After plying the oceans for about forty years the William Tapscott was lost in the English Channel in 1888. The figurehead from the ship was salvaged and is now on display at the Bude-Stratton Museum in Cornwall, England.

Upon their arrival, the family made their way up the Ohio River to Cincinnati, Ohio. When settlers arrived in Cincinnati they were grouped together and directed up the Miami-Erie Canal where they eventually settled near Ft. Loramie, Shelby County, Ohio. Once he arrived there he began buying and selling land. 

Justice filed for naturalization in Shelby County, Ohio and was granted citizenship on 29 October 1856. His naturalization records reads as follows: "Be it remembered that on the Twenty Ninth day of October AD 1856, personally appeared before me Saml McCowan Clerk of the Court of Common Pleas within and for said County and State, Justice Wise, an Alien a Native of Amsterdam in Holland and subject of William 3 King of Holland or Netherlands, who being sworn according to law on his oath doth declare and say that it is bonafide his intention to become a citizen of the United States and to renounce forever all allegiance and fidelity to any foreign Prince, Potentate, State or Sovereignty whatever and more particularly all allegiance and fidelity to William 3 King of Holland, whose subject he is. Thereupon his papers of Intention were issued in due form of Law October 28th, 1856."
Wise daughters.

The 1860 US Census for Sidney Post Office, McLean Township, Shelby County, Ohio, lists August (age 53) and his wife Anna (Age 63) living on the farm. The real estate vale was $400 and his personal value was $100. In 1870 the couple are living in Berlin Village, McLean Township, Ohio. His real estate value is $350. But his personal value has increased to $1150. Justice is listed as 62 years old and his wife is 73. One problem with this census is that it lists his wife as Louisa. They also have a child, John Rhoma, age 2, living in their home. This child is the son of his daughter Louisa and her husband Martin Romie. Martin died in 1868, leaving Louisa a widow. However, Louisa remarried in 1871 to Jacob Gaier and had five children from that marriage. Justice's wife, Anna died on 23 April 1874.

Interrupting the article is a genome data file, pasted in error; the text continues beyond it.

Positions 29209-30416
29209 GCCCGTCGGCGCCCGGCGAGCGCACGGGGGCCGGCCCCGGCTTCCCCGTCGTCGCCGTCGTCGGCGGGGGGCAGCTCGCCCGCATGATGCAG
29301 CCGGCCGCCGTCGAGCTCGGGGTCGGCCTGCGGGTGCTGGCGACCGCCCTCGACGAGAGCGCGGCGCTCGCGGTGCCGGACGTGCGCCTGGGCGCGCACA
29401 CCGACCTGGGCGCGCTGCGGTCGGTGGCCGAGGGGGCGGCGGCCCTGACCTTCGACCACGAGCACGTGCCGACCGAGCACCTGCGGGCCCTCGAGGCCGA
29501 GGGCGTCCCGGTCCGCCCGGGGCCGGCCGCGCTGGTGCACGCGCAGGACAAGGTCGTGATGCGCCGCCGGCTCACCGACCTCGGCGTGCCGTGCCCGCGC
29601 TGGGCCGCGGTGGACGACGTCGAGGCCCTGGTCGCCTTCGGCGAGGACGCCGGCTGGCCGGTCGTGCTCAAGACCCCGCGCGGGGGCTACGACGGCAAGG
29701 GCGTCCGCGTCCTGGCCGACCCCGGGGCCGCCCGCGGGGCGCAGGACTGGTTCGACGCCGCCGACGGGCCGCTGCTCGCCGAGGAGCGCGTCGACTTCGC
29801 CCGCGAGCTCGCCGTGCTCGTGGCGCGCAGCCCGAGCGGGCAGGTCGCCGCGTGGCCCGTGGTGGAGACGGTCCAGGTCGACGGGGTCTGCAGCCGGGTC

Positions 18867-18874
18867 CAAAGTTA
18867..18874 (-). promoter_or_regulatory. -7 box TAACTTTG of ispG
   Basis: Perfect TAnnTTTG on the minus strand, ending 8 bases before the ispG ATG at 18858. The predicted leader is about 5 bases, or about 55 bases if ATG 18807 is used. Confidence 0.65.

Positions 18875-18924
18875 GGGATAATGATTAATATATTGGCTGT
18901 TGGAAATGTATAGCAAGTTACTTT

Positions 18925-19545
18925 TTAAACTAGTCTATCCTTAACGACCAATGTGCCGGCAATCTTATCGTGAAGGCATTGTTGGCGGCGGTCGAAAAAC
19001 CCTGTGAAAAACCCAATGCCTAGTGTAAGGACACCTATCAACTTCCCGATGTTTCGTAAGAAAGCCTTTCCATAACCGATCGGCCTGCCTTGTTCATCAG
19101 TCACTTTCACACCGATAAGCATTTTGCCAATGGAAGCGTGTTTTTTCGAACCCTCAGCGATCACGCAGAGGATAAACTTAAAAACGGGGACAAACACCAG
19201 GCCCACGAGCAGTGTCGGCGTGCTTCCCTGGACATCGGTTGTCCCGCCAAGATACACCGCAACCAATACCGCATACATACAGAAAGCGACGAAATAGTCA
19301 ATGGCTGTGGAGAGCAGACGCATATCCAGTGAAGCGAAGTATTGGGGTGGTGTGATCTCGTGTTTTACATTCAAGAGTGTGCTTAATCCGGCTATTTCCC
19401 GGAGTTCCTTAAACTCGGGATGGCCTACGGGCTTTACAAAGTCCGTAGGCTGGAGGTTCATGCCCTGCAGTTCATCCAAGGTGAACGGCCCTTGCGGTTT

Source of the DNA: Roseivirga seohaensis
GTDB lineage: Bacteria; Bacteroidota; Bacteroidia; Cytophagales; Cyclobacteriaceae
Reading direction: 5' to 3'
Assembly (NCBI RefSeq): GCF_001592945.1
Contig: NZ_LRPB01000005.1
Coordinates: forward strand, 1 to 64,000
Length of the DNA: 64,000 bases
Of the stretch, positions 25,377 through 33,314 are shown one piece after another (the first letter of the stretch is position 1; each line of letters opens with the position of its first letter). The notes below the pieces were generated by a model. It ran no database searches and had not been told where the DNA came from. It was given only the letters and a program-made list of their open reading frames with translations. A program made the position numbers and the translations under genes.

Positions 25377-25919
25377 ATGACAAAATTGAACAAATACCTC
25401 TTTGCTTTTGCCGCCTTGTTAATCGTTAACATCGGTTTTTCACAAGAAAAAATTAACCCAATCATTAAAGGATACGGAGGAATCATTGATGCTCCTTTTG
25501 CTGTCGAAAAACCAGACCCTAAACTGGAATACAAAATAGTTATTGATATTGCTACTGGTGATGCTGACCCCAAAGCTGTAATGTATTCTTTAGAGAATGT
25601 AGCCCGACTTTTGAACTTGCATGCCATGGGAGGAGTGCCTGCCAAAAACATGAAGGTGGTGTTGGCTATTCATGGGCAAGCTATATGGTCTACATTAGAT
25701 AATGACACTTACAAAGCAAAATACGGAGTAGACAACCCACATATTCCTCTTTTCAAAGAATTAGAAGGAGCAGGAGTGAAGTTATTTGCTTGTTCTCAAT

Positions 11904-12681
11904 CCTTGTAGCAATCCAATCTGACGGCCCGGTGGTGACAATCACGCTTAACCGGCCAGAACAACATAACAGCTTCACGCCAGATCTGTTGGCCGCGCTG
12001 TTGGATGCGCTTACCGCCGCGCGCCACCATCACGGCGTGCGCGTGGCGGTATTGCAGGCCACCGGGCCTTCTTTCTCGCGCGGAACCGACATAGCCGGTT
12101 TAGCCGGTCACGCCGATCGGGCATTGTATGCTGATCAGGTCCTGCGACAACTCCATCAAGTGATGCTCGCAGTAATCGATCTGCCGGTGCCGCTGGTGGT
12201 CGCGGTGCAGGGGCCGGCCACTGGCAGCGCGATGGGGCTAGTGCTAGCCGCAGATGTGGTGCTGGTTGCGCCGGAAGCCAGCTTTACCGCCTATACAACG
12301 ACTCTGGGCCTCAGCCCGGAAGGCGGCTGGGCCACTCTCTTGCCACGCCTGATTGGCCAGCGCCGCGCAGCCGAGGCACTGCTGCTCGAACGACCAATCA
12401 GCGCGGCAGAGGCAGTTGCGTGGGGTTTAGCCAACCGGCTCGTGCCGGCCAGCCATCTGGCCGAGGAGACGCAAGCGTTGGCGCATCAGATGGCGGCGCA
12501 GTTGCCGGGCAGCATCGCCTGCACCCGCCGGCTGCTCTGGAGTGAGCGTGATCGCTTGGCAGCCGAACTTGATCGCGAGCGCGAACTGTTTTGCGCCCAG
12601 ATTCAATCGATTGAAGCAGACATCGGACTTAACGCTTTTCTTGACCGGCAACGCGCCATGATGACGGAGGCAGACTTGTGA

Wise Sawmill (after 1894)
In 1880, Justice, being 70 years old and widowed, was living with his son August. This family consisted of August (age 43), his wife Theresa (age 41), children August (age 6) and Louisa (age 4), and two boarders Robert Davis and William Davis. August and the Davis brothers are listed as teamsters and probably worked for the local sawmill.

In 1881, Justice purchased a sawmill about one mile north of Loramie from the estate of Conrad Brucken. The sawmill was steam powered and was an awesome sight with all the belts and pulleys operating off the central shaft. This sawmill was moved into town by his son August (Justice) in 1894. 


Justice Wise headstone, St. Michaels Cemetery
Justice died on 25 December 1884 in Fort Loramie, at the age of 76. He is buried in St. Michaels Cemetery, Ft. Loramie, Ohio. His headstone lists his name as Justus Wais. There is also a window on the St. Michaels Church that was donated by the Wise family when the church was constructed. His wife Anna was buried in Lock II Cemetery, New Bremen, Auglaize County, Ohio. The reason the two were buried so far apart has been attributed to Anna being Lutheran and Justice being Catholic. Each one was buried in their specific cemetery based on religion.